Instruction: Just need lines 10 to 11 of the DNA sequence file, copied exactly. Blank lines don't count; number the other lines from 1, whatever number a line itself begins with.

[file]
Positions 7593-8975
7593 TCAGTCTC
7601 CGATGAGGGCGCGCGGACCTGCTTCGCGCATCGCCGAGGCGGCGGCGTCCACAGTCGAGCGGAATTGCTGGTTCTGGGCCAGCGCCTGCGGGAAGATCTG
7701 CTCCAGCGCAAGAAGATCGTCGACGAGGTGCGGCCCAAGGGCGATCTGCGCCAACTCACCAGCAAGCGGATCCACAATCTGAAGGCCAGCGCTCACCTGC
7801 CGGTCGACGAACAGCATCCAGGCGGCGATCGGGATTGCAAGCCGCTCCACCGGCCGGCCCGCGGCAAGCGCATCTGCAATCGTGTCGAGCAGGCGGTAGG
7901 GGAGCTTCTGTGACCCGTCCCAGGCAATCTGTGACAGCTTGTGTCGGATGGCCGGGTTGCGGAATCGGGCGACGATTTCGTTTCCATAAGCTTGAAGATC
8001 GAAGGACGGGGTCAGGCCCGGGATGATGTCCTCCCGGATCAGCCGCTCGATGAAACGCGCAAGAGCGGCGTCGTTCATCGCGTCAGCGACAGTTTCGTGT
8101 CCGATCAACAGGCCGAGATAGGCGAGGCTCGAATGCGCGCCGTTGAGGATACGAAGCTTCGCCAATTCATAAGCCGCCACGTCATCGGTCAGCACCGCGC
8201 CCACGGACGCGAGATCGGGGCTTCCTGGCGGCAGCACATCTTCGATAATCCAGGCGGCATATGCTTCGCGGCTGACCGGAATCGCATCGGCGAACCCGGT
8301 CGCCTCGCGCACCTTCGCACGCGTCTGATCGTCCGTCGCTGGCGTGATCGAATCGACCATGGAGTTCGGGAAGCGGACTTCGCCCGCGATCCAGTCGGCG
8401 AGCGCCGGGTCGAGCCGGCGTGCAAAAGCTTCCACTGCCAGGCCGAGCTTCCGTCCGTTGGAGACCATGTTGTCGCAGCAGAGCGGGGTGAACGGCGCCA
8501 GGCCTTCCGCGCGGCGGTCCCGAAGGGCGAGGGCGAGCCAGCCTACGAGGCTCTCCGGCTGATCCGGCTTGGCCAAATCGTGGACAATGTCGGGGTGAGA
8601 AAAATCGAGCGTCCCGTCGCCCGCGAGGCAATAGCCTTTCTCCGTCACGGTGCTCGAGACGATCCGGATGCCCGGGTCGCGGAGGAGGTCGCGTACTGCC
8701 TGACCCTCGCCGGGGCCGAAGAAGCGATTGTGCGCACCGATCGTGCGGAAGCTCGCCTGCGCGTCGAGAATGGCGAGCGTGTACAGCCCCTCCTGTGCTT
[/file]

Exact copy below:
8301 CGCCTCGCGCACCTTCGCACGCGTCTGATCGTCCGTCGCTGGCGTGATCGAATCGACCATGGAGTTCGGGAAGCGGACTTCGCCCGCGATCCAGTCGGCG
8401 AGCGCCGGGTCGAGCCGGCGTGCAAAAGCTTCCACTGCCAGGCCGAGCTTCCGTCCGTTGGAGACCATGTTGTCGCAGCAGAGCGGGGTGAACGGCGCCA